Saturday, June 25, 2011

I’m Not Welcome at the Steakhouse/Flea Market Anymore

I was not cool in high school.  I am not cool now, either, I realize, but in high school I had friends in every clique but I did not belong to any clique.  I was just there with everyone else.  I did have one friend in particular who rose up the ranks of popularity as we grew up and was part of “that” group in high school.  Unlike some of them, he stayed down to earth and we remained friends.

A few years after graduation, my friend had moved out of state but was coming home for a visit.  I hadn’t seen him since high school, so I was of course excited to catch up.  He invited me, along with his formerly popular high school friends, to all meet up at the steakhouse/flea market for as good of a time as one might have in Waxahachie, Texas.

Since my boyfriend [now husband] had never been to such an enticing combo venue [surprising, as he is from Celina, Texas], I felt it was my duty to arrive extra early for him to get the full experience.  We perused the flea market of old books, dolls and novelty wooden door signs for sale with crafty and clever wording such as “I’m a QUEEN—my pantyhose say so!”

Following the market, we sat down to a good ‘ol country steak and baked potato meal, complete with cocktails.  I am a wine drinker and was blown away by the large and super cheap goblets of wine they were pouring.  So I kept asking for more—it was amazing how my nervousness seemingly dissipated.

Multiple goblets later, my friend and other former classmates began showing up.  It was great to see everyone, probably because by this time I was completely smashed.  Some of the girls were just how they were in high school, but some were more pleasant and I enjoyed catching up, introducing my boyfriend, etc.  My visiting friend and I talked for a while and naturally additional goblets of chardonnay were consumed.  It was still surprisingly early when I began to not feel so well.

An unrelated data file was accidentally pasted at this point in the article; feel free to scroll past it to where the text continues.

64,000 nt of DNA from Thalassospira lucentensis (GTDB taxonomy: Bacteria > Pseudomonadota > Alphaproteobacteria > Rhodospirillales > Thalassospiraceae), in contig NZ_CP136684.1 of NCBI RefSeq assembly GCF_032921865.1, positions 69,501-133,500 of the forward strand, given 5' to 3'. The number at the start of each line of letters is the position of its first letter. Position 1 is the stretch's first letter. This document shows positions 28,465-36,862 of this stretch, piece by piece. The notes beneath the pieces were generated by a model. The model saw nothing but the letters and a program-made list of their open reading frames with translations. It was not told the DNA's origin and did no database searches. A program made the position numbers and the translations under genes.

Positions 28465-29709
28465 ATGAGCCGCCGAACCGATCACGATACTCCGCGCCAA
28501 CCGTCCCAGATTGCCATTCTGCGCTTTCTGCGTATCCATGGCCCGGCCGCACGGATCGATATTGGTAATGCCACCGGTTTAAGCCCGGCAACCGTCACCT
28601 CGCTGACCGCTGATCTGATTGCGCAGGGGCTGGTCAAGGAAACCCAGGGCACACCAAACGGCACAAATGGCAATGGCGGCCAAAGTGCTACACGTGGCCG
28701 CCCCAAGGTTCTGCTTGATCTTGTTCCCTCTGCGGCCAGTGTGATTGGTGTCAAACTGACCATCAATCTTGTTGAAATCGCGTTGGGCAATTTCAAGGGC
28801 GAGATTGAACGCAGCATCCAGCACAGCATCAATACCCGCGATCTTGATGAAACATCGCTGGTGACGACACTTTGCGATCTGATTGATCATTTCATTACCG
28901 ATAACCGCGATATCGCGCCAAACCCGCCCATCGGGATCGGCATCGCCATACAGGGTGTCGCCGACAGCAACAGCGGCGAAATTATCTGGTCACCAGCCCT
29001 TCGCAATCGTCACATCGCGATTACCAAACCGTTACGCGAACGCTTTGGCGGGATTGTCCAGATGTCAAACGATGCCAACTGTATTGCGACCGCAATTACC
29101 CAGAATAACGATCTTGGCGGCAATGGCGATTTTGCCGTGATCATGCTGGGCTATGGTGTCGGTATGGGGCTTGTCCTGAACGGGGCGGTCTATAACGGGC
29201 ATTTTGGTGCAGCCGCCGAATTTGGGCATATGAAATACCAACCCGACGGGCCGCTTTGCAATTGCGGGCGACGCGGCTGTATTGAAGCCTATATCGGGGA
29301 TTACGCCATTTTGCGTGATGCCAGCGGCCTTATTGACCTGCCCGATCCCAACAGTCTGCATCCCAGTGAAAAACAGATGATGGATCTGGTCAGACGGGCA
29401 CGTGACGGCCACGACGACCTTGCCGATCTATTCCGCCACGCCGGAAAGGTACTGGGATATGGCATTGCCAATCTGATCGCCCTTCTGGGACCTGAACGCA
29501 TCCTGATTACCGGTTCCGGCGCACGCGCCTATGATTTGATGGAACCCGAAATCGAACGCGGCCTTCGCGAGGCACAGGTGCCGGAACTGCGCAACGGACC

I decided it was time to bow out and head back to my parents’, who were still living in Waxahachie at the time, and so we began saying our good-byes.  I hugged every person wearing [or not wearing] a cowboy hat in the place when I finally made my way to my visiting friend for one last drunken hug.  Looking back, it’s amazing just how close I came to not even having a story to tell—I nearly made it out when my friend, at the end of our hug, embraced me tightly around the shoulders and shook back and forth [if he is reading this, what the hell was that about?], and you know what happened next.

My former classmates got to see my ribeye, my baked potato and just however many goblets of wine I ended up consuming that evening.  It was one of those moments where everything stopped.  Even the country band on stage watched as I vomited on the dance floor, myself and quite possibly a few others.  I remember a brief pause in my three stages of getting sick, where a hand grabbed my arm, rushing me out of the steakhouse/flea market.  After a brief check in at the hostess podium for round two, we made our way to the parking lot for round three.

I got put into the car and woke up the next morning to multiple text messages and voicemails from a very concerned visiting friend, wanting confirmation that I hadn’t died.  By Monday morning, I had five MySpace friend requests—all former classmates and I believe one of them wasn’t even there that night.  I was once embarrassed by the occurrences of that evening, but life does go on.  And in case you’re curious, no, I did not make it to my ten-year high school reunion.

Saturday, June 4, 2011

To Catch a Predator: How I Met My Husband Edition

I met Kit on a Friday at a bar downtown, on the night I was celebrating my twenty-second birthday.  It was like a scene in a cheesy romantic comedy where we spotted each other from across a crowded room and seemingly kept making eye contact throughout the evening until we finally worked up the nerve to introduce ourselves.  He was completely adorable, but he had one of those country handlebar moustaches—it looked out of place and like it didn’t fit his personality.